Wildfires occur more regularly and with greater severity throughout the western United States. In addition to threatening our safety, these fires also change ecosystems. Severe fires release large amounts of carbon into the atmosphere, contributing to climate change. Wildfires also change the way carbon and water move and are stored within ecosystems. This project aims to understand how severe fire alters the movement and fate of carbon from land to water over multiple timescales and forest types. Field observations, laboratory experiments, and computer models will quantify the size and fate of terrestrial and aquatic carbon pools. Results will improve our ability to understand the feedbacks between a changing climate, increasing wildfires, and forest carbon cycling. In addition, this project will create a partnership between Colorado College, a small liberal arts school, and two large research focused universities: University of Utah and Texas A&M University. This partnership will provide increased opportunities for undergraduates, providing research experiences both within and outside the classroom. The project will train more than 75 undergraduate students and two postdoctoral scholars. Results from this project will be shared with the Colorado Springs community through an outreach-oriented exhibit at the Fine Arts Center at Colorado College via a partnership with an artist.
Severe fire results in large shifts in terrestrial ecosystem carbon (C) stocks and alters watershed hydrology, shifting flow paths and thus the sources and processing of organic matter to aquatic ecosystems. Currently, terrestrial ecosystem C models do not adequately incorporate inland waterways, resulting in a significant overestimate of net ecosystem production, i.e. the size of the terrestrial C sink. The overarching goal of this research is to better understand how disturbance alters C processing along flow paths within the terrestrial environment and the fate of C within aquatic ecosystems. The project will leverage field campaigns, seasonal and year-round precipitation and stream water collection, controlled laboratory experiments, and modeling efforts at four sites across Colorado that form a â€œnatural experimentâ€. Project study sites include two subalpine sites and two montane sites, each consisting of one landscape with tree reestablishment and one with few to no established seedlings or saplings, almost 20 years post fire. C stocks and processes will be quantified and characterized across these gradients to better identify causal relationships that will help predict how ecosystems will respond to ongoing and future disturbance. Further, project results will have important implications for incorporating disturbance and aquatic systems into ecosystem C models, with the potential to inform paleoecological reconstructions of fireâ€™s impact on ecological processes.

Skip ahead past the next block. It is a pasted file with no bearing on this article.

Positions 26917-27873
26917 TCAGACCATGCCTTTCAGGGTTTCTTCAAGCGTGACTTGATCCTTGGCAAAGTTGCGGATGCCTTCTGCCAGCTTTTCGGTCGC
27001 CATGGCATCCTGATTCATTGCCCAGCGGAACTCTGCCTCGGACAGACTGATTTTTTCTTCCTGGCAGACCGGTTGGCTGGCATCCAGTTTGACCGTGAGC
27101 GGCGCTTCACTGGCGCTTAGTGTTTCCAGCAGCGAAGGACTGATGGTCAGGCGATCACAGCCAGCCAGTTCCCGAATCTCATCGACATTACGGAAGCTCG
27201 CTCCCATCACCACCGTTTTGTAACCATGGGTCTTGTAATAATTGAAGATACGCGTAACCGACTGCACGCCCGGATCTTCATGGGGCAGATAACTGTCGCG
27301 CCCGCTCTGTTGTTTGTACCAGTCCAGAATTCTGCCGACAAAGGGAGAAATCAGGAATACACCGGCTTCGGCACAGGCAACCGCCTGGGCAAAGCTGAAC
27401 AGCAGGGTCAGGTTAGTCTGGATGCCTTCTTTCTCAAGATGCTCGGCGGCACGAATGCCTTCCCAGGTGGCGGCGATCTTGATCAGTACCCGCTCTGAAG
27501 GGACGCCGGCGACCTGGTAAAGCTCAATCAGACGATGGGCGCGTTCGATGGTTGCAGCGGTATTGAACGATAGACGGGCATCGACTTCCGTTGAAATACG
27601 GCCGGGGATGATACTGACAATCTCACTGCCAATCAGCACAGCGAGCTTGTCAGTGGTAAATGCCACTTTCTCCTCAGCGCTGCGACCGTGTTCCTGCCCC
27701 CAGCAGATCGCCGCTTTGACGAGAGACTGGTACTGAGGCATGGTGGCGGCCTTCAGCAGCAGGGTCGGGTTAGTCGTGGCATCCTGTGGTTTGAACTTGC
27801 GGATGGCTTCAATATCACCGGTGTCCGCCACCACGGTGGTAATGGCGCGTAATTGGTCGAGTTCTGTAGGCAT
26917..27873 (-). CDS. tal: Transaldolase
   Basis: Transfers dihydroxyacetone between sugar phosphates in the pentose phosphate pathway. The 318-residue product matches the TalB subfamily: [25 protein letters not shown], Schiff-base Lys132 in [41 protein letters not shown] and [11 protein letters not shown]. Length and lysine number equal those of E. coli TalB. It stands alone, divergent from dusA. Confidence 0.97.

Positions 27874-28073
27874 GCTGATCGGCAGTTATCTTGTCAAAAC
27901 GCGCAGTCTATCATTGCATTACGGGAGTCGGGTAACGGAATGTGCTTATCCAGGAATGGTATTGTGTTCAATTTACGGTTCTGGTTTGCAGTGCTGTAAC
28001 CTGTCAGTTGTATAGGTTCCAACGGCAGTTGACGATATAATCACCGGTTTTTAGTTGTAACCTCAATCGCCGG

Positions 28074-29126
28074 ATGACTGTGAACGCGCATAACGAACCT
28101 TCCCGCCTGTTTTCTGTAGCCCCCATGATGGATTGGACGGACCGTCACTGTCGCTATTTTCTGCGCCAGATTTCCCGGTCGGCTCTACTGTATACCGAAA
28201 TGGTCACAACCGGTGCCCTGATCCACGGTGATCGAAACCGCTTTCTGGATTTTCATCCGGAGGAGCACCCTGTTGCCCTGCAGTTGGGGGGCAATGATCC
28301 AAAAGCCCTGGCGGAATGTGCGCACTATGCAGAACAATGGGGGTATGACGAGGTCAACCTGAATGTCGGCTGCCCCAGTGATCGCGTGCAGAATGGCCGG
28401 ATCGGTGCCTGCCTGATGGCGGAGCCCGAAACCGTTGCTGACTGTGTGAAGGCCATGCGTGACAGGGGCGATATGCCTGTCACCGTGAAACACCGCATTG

This award reflects NSF's statutory mission and has been deemed worthy of support through evaluation using the Foundation's intellectual merit and broader impacts review criteria.